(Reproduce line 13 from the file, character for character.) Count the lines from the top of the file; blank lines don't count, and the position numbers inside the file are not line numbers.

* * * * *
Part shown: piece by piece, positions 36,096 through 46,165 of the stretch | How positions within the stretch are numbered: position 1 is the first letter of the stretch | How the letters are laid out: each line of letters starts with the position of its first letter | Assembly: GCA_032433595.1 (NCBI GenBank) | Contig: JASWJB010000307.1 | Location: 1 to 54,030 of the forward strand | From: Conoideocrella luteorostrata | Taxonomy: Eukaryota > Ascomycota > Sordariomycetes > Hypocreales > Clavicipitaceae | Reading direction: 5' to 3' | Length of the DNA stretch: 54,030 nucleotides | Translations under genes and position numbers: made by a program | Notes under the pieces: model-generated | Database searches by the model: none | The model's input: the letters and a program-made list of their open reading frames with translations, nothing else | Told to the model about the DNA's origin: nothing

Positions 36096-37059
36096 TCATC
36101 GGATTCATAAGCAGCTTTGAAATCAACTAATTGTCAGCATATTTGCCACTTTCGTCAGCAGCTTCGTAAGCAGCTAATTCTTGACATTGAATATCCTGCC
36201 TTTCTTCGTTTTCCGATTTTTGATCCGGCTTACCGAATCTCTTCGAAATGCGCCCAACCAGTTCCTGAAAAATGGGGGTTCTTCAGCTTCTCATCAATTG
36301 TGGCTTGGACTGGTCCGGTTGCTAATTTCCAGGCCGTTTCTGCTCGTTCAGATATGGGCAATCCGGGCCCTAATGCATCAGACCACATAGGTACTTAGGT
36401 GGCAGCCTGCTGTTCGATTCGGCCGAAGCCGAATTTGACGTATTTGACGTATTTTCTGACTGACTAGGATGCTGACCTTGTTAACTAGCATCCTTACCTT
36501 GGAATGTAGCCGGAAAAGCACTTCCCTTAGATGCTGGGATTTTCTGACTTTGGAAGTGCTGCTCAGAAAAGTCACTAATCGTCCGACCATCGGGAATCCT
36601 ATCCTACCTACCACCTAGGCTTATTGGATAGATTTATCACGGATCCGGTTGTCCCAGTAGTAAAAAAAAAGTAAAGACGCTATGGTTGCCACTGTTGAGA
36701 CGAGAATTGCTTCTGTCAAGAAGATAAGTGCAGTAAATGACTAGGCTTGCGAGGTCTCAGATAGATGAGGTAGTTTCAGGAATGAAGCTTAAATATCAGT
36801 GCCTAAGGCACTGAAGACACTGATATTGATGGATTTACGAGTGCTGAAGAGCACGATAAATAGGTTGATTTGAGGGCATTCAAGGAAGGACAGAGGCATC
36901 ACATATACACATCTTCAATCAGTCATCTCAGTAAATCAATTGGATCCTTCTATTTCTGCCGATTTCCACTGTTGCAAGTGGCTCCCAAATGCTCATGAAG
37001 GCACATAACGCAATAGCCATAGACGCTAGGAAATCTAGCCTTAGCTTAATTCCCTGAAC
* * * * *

37001 GCACATAACGCAATAGCCATAGACGCTAGGAAATCTAGCCTTAGCTTAATTCCCTGAAC